Wholesalers are faced with significant costs to install bespoke solutions that integrate with their existing technology systems

The ACS and the FWD have written to the Exchequer Secretary calling for more support in dealing with new track and trace regulations for tobacco.

The letter sets out the barriers that exist for wholesalers, which may result in members being non-compliant as coded tobacco stock begins to enter the supply chain over the coming weeks.

The law states that manufacturers of tobacco products must provide retailers and wholesalers with the equipment necessary to comply with the regulations.

The ACS and FWD argue that only basic systems have been funded by tobacco manufacturers, resulting in wholesalers facing significant costs to install bespoke solutions that integrate with their existing technology systems.

A backlog of orders for the scanning equipment and software is cited as a further reason wholesalers risk non-compliance as the new stock begins to filter through.

“Wholesalers are working hard to meet the requirements for new stock as it comes to market, but they need clear guidance on how they proceed when the scanning equipment and software is not available for technical reasons beyond their control,” said FWD chief executive James Bielby.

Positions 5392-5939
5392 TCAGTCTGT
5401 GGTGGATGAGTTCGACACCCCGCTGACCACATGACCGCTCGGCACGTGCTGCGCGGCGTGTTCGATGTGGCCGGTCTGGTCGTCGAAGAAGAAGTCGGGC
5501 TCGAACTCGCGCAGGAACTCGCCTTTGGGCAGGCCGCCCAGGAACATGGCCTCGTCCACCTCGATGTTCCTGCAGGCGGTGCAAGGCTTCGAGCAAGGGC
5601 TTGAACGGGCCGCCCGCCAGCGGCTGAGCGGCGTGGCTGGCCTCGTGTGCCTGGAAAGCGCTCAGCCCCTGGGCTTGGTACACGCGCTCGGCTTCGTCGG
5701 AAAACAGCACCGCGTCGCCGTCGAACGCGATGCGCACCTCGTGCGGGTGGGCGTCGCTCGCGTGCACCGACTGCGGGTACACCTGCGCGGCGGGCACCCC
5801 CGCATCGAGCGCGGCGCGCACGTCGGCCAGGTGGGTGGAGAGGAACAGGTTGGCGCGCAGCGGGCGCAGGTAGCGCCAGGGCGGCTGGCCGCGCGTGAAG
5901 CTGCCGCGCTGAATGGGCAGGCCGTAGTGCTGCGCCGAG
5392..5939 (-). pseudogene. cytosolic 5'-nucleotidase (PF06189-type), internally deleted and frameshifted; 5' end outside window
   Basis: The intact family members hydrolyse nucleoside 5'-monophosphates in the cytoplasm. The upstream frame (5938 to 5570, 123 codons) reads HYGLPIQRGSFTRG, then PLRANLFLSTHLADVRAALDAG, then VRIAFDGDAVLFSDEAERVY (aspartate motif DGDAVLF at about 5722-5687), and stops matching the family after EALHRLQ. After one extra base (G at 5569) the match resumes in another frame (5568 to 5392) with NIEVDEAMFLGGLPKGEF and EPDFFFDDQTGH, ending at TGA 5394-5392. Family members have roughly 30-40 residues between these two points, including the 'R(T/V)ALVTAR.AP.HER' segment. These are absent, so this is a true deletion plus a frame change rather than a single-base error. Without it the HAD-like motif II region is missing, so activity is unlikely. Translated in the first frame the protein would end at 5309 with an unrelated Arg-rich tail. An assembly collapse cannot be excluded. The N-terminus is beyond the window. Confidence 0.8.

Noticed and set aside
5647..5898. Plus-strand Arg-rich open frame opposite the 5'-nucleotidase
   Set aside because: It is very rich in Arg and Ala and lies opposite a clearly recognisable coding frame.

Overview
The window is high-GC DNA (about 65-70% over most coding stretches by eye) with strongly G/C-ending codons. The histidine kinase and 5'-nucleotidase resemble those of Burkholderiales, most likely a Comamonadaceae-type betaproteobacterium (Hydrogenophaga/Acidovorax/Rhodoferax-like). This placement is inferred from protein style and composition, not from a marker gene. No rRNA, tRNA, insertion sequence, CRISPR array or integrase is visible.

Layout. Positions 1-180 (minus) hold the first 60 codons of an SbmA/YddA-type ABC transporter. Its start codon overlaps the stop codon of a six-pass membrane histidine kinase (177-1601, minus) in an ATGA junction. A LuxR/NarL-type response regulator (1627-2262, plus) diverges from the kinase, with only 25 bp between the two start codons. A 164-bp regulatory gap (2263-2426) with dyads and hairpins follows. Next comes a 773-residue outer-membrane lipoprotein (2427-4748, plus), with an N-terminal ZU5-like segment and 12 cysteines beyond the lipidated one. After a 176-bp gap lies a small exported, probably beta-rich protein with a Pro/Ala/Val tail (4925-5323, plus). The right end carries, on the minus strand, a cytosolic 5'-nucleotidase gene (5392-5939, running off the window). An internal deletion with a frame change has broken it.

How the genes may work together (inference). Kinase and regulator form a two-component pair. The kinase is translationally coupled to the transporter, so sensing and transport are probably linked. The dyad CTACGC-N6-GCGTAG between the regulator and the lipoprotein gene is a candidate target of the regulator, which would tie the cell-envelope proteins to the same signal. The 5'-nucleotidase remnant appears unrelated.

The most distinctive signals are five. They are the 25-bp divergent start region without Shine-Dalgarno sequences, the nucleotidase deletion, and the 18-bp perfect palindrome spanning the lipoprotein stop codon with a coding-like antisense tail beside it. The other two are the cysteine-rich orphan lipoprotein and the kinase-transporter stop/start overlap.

“HMRC has indicated that wholesalers should continue trading as normal if they are unable to comply because of software issues, but they need formal notification that this would not be considered non-compliance by HMRC. Retailers also need reassurance that they are not breaking the law in such circumstances.”

ACS chief executive James Lowman said: “We have had countless conversations with members who are growing increasingly concerned with the lack of information and support provided by HMRC throughout the introduction of these regulations.

“The short timeframe for implementation, delay in software solutions and software testing issues have caused significant problems for retailers and wholesalers and as a result, mean that they risk non-compliance when new products enter the supply chain imminently. HMRC must provide reassurances to retailers and wholesalers about the enforcement of track and trace regulations to minimise any disruption to their operations.”